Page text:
That depends on the project and the individual record. I think it’s best to make all the original transfers flat and archive them that way. But when it’s time to do any serious work on them, it must be tailored to each project.
Does being a musician help or inform your restoration work?
Absolutely, especially when it comes to determining the correct pitch (i.e. rotation speed) of each side.
What has been your most challenging historic recordings to work with?
Two come to mind. First is the 3-disc “Protobilly” set (JSP 5202) where I worked with recordings ranging from 1892 brown wax cylinders to 2017 stereo recordings. The biggest challenge was to create a smooth listening experience as all the mix-and-match final tracks play.
The second is the upcoming 5-disc Ma Rainey set for the George Buck Foundation. Not wanting to rely on previous reissues, it was a job simply tracking down all the songs and their alternate takes… 118 in all (so far). Since they are all Paramounts, the usual issues of poor recording quality and inferior record surfaces were a challenge, even for the discs that were in good shape.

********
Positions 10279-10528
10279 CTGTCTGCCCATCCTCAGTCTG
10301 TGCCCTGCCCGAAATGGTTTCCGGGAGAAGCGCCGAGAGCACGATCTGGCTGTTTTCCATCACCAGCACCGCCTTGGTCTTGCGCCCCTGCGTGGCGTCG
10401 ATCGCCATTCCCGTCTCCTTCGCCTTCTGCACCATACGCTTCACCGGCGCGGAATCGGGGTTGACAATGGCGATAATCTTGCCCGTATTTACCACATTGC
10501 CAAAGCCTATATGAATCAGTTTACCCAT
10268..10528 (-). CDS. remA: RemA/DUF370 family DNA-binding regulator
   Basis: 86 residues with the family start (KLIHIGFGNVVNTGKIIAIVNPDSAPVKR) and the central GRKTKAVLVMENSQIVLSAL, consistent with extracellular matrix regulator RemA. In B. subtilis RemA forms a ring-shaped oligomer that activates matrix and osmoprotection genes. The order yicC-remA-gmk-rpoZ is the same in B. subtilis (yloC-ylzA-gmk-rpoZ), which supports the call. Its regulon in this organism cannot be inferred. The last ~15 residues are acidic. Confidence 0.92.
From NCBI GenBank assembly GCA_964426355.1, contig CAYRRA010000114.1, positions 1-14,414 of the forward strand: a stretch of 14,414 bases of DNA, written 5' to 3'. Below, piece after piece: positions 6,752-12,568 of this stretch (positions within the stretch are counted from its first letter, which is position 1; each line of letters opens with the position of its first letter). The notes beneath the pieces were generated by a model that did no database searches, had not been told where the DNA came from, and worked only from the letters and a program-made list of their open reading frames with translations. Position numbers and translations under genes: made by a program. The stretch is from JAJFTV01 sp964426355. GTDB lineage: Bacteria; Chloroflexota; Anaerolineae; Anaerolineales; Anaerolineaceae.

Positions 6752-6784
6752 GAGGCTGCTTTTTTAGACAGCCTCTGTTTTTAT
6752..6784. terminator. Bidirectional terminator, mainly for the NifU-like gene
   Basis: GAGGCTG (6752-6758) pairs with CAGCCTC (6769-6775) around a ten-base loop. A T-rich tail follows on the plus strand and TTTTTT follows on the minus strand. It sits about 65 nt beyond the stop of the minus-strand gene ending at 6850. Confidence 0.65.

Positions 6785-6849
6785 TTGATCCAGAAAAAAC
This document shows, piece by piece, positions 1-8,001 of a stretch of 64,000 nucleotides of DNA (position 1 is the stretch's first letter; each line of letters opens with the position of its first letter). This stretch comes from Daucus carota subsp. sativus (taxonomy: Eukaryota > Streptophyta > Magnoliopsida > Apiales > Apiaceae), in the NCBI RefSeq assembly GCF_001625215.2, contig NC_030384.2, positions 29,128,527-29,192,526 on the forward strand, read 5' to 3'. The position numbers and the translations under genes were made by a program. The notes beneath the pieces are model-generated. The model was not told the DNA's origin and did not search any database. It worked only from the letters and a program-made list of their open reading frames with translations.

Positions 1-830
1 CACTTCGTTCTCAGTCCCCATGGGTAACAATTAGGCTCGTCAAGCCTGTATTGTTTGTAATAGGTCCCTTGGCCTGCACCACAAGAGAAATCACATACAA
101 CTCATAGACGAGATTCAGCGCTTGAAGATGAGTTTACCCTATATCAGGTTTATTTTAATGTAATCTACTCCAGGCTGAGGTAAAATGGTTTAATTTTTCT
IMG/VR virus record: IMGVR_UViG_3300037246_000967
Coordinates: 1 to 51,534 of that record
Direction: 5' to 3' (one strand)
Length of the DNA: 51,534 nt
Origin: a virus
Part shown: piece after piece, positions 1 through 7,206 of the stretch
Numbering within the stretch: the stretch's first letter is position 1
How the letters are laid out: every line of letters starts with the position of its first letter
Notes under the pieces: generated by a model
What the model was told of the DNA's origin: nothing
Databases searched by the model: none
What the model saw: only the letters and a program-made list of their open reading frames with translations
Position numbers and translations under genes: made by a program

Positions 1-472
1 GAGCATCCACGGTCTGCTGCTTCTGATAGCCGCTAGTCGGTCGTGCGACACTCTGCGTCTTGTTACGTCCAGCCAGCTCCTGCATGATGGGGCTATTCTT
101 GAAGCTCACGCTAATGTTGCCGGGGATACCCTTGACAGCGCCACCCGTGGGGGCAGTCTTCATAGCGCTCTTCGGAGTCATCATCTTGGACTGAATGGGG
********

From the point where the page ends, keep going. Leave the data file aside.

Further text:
Oh yes, one more. The Charlie Parker Zorthian Ranch tapes, which are privately-recorded horrendous 3rd generation dubs, are slated for release on Verve sometime soon. They actually sound pretty good now!
Most satisfying results obtained?
The Rainey and Protobilly sets referenced above! There’s also a great set called “Dodo Marmarosa On the Coast 1945-52” (Uptown UPCD27.89/27.90) which is a nice retrospective pulled from many different sources and smoothly compiled.
What’s next? What are some of your current projects and priorities?
David and I are tinkering with the idea of a King Oliver Centennial set, releasing not just the CJB, but everything from 1923-31. We’ve also been asked numerous times about the Clarence Williams Blue Five recordings.